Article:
Alberto Masoero to speak on 'Regional Patriotism and Political Culture. General Remarks on Siberian Oblastnichestvo'
On February 18, 2020, Alberto Masoero, Università degli Studi di Torino, will speak on 'Regional Patriotism and Political Culture. General Remarks on Siberian Oblastnichestvo'.
What is a region and how is this concept related to various forms of regional patriotism in the pre–revolutionary period? Regionalism was a political–intellectual process of learning and self–discovery, not the unveiling of a geographical essence. Siberian patriotism should be regarded as the ideology of the provincial intelligentsia in the new scenario inaugurated by the Great Reforms. The very notion of “region” became a tool for articulating and legitimizing political agency and public participation within a reforming empire. Conflicts between the Imperial government and regionalist movements were not predetermined and should be explained historically. The story of Siberian oblastniki becomes more legible if considered in their dual relationship with the central government and Russian opposition movements.
I will examine similarities and differences between Siberian regionalism (oblastnichestvo) and contemporary Russian socialism (serving the narod vs. serving the krai), as well as the difference between national/ethnographic and spatial arguments for articulating a regional collective identity. I will also explain why the notion of “colony” became an important definition for Siberian patriotism, where this definition came from, and why it was a very ambiguous concept, arguing that oblastnichestvo cannot be considered an anti–colonial movement.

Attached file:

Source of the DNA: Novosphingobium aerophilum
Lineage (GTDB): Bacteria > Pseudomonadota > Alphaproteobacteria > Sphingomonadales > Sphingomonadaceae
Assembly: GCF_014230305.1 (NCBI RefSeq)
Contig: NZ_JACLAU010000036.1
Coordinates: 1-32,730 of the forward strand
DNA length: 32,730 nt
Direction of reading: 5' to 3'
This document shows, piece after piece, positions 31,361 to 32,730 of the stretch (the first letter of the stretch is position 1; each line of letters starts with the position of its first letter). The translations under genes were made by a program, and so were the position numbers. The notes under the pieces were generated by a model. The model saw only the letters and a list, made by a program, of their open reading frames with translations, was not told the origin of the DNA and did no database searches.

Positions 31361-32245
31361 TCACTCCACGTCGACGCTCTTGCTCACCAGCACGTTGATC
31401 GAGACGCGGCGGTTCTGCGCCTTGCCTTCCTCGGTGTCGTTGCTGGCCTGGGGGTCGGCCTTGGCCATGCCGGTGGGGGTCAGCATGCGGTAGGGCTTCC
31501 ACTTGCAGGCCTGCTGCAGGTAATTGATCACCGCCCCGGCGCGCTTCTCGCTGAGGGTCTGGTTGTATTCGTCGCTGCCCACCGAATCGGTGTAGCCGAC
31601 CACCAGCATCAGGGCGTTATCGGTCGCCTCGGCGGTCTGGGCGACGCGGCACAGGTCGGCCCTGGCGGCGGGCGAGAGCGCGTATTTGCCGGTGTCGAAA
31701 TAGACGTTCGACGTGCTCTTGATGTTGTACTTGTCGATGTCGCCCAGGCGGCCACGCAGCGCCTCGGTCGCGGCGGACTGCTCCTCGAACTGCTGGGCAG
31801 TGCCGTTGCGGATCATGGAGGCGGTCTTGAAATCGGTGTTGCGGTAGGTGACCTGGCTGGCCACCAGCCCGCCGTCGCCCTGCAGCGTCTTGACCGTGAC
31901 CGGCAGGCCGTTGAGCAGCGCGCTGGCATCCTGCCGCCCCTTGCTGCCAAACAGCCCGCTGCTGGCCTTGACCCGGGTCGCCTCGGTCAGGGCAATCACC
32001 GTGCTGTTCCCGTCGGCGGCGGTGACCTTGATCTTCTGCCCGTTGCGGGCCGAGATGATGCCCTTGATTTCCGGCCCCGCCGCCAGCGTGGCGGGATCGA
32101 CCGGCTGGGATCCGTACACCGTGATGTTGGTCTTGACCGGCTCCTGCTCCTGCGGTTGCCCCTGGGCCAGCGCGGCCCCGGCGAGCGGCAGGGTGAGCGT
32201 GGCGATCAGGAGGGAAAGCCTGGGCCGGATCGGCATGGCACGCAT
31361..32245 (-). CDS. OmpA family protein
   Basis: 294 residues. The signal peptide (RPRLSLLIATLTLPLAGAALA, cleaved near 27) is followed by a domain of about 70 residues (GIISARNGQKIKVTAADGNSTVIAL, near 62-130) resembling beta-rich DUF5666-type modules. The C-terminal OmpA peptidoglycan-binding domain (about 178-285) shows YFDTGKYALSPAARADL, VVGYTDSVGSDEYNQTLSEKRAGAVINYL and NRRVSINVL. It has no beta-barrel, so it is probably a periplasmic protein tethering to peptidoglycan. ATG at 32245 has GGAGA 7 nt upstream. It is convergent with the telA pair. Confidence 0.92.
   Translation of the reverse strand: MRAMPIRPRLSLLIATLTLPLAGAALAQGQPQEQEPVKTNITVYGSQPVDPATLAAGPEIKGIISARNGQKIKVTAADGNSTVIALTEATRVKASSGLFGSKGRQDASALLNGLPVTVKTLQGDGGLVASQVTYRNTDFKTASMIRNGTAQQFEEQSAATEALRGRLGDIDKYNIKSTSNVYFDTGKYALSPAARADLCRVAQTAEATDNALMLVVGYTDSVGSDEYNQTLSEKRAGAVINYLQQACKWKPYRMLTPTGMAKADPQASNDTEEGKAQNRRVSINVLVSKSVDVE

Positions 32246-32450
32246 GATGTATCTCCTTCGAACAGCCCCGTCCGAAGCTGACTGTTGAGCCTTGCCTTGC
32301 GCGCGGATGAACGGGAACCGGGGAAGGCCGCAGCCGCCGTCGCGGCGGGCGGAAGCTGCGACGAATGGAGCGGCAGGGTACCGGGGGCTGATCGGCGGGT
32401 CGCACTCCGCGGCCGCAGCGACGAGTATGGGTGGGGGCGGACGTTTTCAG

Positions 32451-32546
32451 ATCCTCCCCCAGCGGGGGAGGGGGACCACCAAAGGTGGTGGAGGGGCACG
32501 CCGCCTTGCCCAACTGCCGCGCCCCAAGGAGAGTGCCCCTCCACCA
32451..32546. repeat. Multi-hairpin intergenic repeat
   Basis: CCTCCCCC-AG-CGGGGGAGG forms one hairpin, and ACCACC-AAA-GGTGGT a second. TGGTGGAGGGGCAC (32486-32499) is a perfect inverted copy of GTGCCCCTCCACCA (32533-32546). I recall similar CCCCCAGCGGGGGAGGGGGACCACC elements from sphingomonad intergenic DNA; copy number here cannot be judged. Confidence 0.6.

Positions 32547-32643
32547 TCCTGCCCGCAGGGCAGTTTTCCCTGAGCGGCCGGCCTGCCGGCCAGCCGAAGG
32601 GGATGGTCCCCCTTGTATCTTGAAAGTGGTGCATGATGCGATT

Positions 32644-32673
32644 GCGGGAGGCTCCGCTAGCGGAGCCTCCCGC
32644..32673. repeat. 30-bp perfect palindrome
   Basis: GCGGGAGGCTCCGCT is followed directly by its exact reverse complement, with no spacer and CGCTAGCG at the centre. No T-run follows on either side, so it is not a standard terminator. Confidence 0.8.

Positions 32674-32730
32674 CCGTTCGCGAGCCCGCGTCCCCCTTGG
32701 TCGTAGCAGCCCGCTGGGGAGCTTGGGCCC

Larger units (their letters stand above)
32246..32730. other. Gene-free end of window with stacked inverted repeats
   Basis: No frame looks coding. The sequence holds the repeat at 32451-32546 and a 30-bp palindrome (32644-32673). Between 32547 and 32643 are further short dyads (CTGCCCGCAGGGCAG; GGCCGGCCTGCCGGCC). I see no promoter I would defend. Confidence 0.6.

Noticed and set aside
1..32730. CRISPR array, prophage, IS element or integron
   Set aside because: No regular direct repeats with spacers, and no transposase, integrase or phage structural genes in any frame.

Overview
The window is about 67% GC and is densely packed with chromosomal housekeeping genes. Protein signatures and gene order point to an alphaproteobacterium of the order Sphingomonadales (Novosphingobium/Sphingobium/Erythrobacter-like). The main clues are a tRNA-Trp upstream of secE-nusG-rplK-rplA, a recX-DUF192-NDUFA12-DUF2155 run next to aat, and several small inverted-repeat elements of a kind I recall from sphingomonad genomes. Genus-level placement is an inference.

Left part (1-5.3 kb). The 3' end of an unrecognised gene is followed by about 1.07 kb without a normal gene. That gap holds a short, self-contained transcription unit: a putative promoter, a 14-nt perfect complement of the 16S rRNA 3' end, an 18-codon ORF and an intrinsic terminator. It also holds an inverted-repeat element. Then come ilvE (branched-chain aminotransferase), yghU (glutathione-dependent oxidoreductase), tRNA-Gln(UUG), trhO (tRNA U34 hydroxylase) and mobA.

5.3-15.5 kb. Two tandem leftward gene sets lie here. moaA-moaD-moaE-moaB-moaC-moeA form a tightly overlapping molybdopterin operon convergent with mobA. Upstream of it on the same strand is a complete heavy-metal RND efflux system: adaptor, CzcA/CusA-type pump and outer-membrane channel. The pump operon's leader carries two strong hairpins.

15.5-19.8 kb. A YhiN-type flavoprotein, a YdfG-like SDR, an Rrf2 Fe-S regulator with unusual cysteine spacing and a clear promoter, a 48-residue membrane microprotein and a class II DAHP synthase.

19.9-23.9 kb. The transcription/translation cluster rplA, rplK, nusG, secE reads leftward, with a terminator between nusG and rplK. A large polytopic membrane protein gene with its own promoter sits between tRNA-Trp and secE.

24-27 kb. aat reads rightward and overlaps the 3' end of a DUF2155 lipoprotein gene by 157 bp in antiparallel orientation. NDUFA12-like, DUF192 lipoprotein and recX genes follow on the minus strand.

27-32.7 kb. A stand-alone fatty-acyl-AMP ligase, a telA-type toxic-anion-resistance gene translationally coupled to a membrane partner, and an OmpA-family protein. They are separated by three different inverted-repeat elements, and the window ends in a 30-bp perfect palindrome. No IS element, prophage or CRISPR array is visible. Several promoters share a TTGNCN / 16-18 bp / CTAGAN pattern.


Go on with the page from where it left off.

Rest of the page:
The political trajectory from the 1870s until 1905 is best understood as a sequence of repression and attempts at cooptation, conflict and attempts of cooperation. The center–region dialectic was essentially a subtle but deep–rooted competition for leading the (future, imagined or expected) development of Siberia. Since the 1890s policies of accelerated imperial assimilation (railroad construction, mass resettlement) led to the marginalization of the local intelligentsia and to its subsequent radicalization. Projects for an elected Oblastnaia Duma (1905) and the government’s refusal to grant zemstvo self–government to these very dynamic provinces represented two sides of the same coin: a failure by the Imperial government to coopt the political participation of the provincial intelligentsia in building a multi–regional state.
Start time: 18.30
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